Farming practices of the Vikings and their ancestors could provide inspiration for resilient food systems today. That’s thanks to a study exploring how Scandinavian societies adapted their agricultural activities in a period of European history marked by stark climate fluctuations.
The Viking Age kicked off around 800 as societies in Scandinavia expanded, partly as a result of a rise in temperature that allowed agriculture to flourish. Historians believe that a growth in population and the pressure it placed on available farmland were reasons why Vikings began venturing beyond their homelands.
In popular culture today, a lot of focus is placed on Viking raids and attacks on religious sites, partly because many firsthand accounts were written by besieged Christian scholars. But archaeological evidence suggests that above all else Vikings were agriculturalists who cultivated crops and reared livestock, often on self-sufficient farms.
Less is known about farming practices in pre-Viking societies, those existing in an era known as the Dark Ages Cold Period. During this half millennium between 300 and 800, northern Europe experienced cold climates driven by volcanoes spewing gases and dust into the atmosphere, which reduced the amount of solar radiation reaching Earth’s surface.
Digging in the Mud Near Rakni’s Mound
The new research finds evidence that a community in Norway responded to this climate turbulence by regularly adapting its cereal production and animal husbandry practices. It is one of the first studies from a multidisciplinary project called Volcanic Eruptions and their Impacts on Climate, Environment, and Viking Society in 500–1250 CE (VIKINGS).
“Our findings demonstrate that climate already changed in the past, it is not something new, and societies had to adapt to it already 1,500 years ago. This shows that we also have to adapt to the rapid climate change we observe today in order to maintain and improve our food production,” said Manon Bajard of the University of Oslo, who presented the research in April at the 2021 general assembly of the European Geosciences Union.
Bajard’s team analyzed sediments from Lake Ljøgottjern in southeastern Norway. Lake Ljøgottjern is located next to Rakni’s mound, one of the largest barrows in northern Europe. Previous archaeological studies have dated the mound’s construction to the mid-6th century and found extensive evidence of farming and food preparation activities in the area.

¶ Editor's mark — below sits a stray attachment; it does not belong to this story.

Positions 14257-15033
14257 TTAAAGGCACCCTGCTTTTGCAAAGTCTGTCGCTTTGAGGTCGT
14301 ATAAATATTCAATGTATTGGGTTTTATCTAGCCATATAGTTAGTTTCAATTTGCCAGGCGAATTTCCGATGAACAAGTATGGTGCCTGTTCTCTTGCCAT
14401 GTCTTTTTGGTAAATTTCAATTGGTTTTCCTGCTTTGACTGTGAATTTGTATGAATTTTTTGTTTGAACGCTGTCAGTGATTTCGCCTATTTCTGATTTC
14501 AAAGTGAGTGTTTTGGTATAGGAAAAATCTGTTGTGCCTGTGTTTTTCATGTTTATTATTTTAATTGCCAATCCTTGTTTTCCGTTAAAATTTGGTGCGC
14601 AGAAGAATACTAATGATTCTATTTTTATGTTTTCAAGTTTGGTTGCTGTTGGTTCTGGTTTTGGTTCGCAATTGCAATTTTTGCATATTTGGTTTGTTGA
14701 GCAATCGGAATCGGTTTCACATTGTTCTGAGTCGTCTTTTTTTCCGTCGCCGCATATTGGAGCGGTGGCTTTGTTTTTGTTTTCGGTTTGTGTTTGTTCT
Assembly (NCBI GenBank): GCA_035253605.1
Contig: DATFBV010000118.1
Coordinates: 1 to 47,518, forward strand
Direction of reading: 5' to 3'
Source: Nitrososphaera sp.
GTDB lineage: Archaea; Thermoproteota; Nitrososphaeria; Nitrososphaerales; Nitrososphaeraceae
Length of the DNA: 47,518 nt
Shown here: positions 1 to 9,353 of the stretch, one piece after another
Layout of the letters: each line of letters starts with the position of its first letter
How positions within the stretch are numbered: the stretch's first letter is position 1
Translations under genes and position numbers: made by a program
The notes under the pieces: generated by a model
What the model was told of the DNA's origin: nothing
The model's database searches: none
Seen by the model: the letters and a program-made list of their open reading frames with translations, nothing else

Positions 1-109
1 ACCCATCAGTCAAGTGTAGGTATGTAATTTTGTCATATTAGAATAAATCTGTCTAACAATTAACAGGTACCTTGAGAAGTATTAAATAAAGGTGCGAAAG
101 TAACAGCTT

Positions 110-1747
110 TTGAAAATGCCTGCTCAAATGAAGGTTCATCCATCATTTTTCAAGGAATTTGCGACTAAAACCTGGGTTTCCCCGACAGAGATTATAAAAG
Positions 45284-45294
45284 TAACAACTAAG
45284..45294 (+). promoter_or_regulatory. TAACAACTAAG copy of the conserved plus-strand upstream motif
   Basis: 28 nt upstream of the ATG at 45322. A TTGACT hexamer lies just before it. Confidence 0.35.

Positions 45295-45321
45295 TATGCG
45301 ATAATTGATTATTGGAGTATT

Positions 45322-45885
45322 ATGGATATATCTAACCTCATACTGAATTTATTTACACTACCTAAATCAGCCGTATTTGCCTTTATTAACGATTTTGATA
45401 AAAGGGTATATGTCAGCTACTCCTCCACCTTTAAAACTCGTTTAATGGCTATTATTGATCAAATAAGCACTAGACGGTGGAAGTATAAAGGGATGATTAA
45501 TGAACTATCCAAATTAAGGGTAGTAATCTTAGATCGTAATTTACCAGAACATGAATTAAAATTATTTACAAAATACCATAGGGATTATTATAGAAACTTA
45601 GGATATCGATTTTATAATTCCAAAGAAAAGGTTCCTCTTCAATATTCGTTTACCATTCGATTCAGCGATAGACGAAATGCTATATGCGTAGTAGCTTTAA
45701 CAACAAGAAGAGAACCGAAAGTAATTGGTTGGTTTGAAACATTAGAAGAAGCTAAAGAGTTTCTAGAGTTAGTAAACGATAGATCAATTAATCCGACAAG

Bajard and her colleagues steered a raft to Ljøgottjern’s deepest section, where lake bed sediments are least affected by lateral flows. By lowering a weighted tube, the team retrieved a 6-meter sediment core. Muds have been accumulating at Lake Ljøgottjern since the last glacial retreat more than 10,000 years ago, so the sediments contain clues about the area’s history.
To analyze the core, Bajard’s group used carbon-14 dating to identify the section corresponding to 300–800. Past temperature fluctuations were reconstructed from calcium deposits: During warmer periods, there was more biotic activity in the lake, which resulted in a greater accumulation of calcium carbonate deposits on the lake bed.
The key finding was that warmer phases were dominated by the cultivation of crops, whereas cooler phases were dominated by livestock farming. Manon’s team, as well as archaeologists working at Rakni’s mound, suggest that it is, perhaps, not surprising that farmers would rely more on animals during colder periods (when crop yields are reduced) and are reexamining archaeological evidence to support this theory.
Pollen grains in the core revealed the types and extents of staple crops, which included rye, wheat, and barley. Overall, cold periods corresponded to reduced crop yields, with barley being the most affected by climate shifts.
Animal grazing near the lake was inferred from the core’s quantity of Sordaria, fungi that thrive on animal feces. Small quantities of DNA recovered from the core also revealed the presence of cows, pigs, and sheep.
Bajard said Viking ancestors may have strategically prioritized the best land close to the community for crops. During warmer periods when harvests were more robust, animals were relocated to areas less suitable for crops, perhaps land that was still forested.
“Later, during the Viking Age and Middle Ages, both activities were occurring at the same time, but it was much warmer then, so the cultivation area could have been extended,” Bajard said.
To build a more complete picture of how farming practices evolved, Bajard’s team will try to collect more DNA samples from near the lake to start quantifying how the mix of animal types varied over time.
Peter Hambro Mikkelsen, an environmental archaeologist at Aarhus University in Denmark not involved in the VIKINGS research, said food producers today might learn from this community’s ability to diversify. “Over generations, hard-won experience taught a farmer what works and [that] experiments could be fatal. As opposed to modern farming where specialization is the key to large-scale production, traditional agriculture KNOWS that when weather fails, livestock can perish—and the enemy can be at the gates of one’s village.”
—James Dacey (@JamesDacey), Science Writer